Of course 5E could be a smashing success and become a house hold game and I would be wrong, but once again the facts are against it. The 2nd largest fan base of a D&D product (4E, coming in second to Pathfinder) is just not interested in playing 5E. That indicates it will make less than or equal to the money that 3E made. With Pathfinder out there though coming from a company that knows how to please its customers paints an even grimmer picture. Its more likely 5E will capture a fragment of the 3E fan base a few from each other edition and a handful of new players. No where near what it would need to have to be considered a success.

So 5E is going to make millions of dollars. It is a new edition of a well recognized brand, will get plenty of friendly support from Penny Arcade and Wil Wheaton and many other similar nerd culture websites, game and comic store owners will stock their shelves with it, and plenty of people are curious about it. So the initial sales will be strong, and every 2-3 years they'll come out with another half edition (3.5, Essentials) or entirely new edition (I'm looking forward to 6E in 2020), because they make the most money from the rapid edition churning. The real question is whether or not Hasbro is happy with millions of dollars, or will they insist that D&D make $50 million+ a year, which is what they wanted from 4E. $50 million+ a year without the support of a branded supporting video game, cartoon, movie, and a robust worthwhile subscription service seems ludicrous.

Lokiare
2014-06-10, 07:42 PM
+1

I hate non-scaling and poorly scaled spells/powers/abilities/Feats/etc. It usually leads to pointless duplication, worthless low-level slots, and/or spells/whatever that are only useful at a certain class level. I was hoping that they'd use something closer to a true Vancian caster (as in, like the magic users in the Dying Earth books by Jack Vance) where you could memorize a 4-10ish spells, but each spell was awesome and scaled fully so that it was always worthwhile if used in the proper context. I do not need or want 200+ core Wizard spells to choose from, and having that many options for any one class is inherently unbalanced.




I haven't seen any truly game breaking spells like Polymorph or Gate. But Tiers exist is 5E, and spellcasters are once again on the top of the list. They get more resources then other classes, can cover a wider variety of niches/roles, and a single spell can often determine the outcome of an encounter. Having said that, they've taken steps to try and tone casters down and to elevate non-casters. Casters get fewer spells, the Concentration requirement for ongoing spells makes CoDzilla buffing and the action advantage from Summoning somewhat less of an issue, they've made a serious attempt to try and make spells more balanced, and they've made attempts to give non-casters interesting abilities.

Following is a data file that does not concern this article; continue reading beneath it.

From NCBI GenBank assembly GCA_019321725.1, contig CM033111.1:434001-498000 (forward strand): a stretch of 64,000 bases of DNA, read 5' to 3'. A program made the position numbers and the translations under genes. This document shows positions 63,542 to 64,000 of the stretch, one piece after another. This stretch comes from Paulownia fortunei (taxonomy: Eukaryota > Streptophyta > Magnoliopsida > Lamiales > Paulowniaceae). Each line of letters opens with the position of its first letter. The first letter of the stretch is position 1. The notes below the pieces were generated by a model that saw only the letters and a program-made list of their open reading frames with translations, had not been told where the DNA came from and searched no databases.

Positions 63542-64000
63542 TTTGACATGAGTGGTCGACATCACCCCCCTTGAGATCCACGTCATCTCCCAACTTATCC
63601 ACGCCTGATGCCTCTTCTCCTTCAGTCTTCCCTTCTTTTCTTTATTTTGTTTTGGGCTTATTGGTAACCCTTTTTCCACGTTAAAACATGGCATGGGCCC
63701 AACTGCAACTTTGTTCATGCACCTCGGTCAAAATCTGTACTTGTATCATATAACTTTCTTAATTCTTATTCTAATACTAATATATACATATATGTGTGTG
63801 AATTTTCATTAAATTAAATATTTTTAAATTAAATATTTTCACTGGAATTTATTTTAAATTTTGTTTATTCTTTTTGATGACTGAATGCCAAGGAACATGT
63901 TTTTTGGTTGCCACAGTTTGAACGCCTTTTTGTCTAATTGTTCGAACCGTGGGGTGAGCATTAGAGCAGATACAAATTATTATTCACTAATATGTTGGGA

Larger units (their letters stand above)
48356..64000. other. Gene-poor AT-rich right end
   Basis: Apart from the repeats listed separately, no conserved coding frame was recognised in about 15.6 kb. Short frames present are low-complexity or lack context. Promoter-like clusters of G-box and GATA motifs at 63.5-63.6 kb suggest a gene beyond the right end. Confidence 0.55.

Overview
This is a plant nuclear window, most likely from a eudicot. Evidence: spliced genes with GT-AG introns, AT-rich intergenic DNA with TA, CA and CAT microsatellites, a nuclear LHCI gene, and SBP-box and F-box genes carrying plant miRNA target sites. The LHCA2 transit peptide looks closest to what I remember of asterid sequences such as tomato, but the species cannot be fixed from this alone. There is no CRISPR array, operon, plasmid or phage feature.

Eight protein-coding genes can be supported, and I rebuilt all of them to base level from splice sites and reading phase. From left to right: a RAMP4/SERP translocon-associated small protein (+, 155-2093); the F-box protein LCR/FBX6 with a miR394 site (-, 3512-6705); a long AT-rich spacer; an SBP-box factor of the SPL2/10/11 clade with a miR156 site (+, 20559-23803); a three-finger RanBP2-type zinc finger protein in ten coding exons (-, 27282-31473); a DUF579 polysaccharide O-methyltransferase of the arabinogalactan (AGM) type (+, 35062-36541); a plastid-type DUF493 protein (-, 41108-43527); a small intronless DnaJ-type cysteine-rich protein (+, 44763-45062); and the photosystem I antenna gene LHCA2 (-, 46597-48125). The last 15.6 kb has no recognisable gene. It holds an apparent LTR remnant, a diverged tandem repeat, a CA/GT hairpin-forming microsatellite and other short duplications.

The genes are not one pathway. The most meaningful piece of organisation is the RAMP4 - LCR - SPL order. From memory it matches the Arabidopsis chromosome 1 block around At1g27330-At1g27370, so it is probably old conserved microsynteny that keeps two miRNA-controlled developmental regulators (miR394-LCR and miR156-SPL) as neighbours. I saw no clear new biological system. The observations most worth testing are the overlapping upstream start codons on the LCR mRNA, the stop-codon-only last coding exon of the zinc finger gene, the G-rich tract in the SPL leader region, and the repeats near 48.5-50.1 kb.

So 5E is going to make millions of dollars. It is a new edition of a well recognized brand, will get plenty of friendly support from Penny Arcade and Wil Wheaton and many other similar nerd culture websites, game and comic store owners will stock their shelves with it, and plenty of people are curious about it. So the initial sales will be strong, and every 2-3 years they'll come out with another half edition (3.5, Essentials) or entirely new edition (I'm looking forward to 6E in 2020), because they make the most money from the rapid edition churning. The real question is whether or not Hasbro is happy with millions of dollars, or will they insist that D&D make $50 million+ a year, which is what they wanted from 4E. $50 million+ a year without the support of a branded supporting video game, cartoon, movie, and a robust worthwhile subscription service seems ludicrous.

They toned down the spells a bit, its not 3E broken bad, but its not anywhere near 4E balanced either (which was not perfect balance to start with). There are still spells at 1st level that can destroy high level encounters like fear or grease. There are low level spells that deal more damage over the course of several rounds than high level spells do in one round (flaming sphere vs. fireball for instance). Saving throws don't get better but the casters DC goes up as they level so fear or grease actually become more powerful as you level rather than less. There are summoning spells like Animate Dead that bypass the concentration limit and allow multiple summons at the same time and since AC doesn't scale you end up with the army of peasants taking out the dragon syndrome, where the 1st and 2nd level zombies and skeletons the caster creates can combined take out mid to high level enemies even if most of them are destroyed in the process. At which point the caster just makes more.

I would say 5E magic is about 80% as broken as 3E and about 20% as balanced as 4E.

Yeah, the real question is what does Hasbro consider worthwhile to keep and the answer is probably more than 5E will make.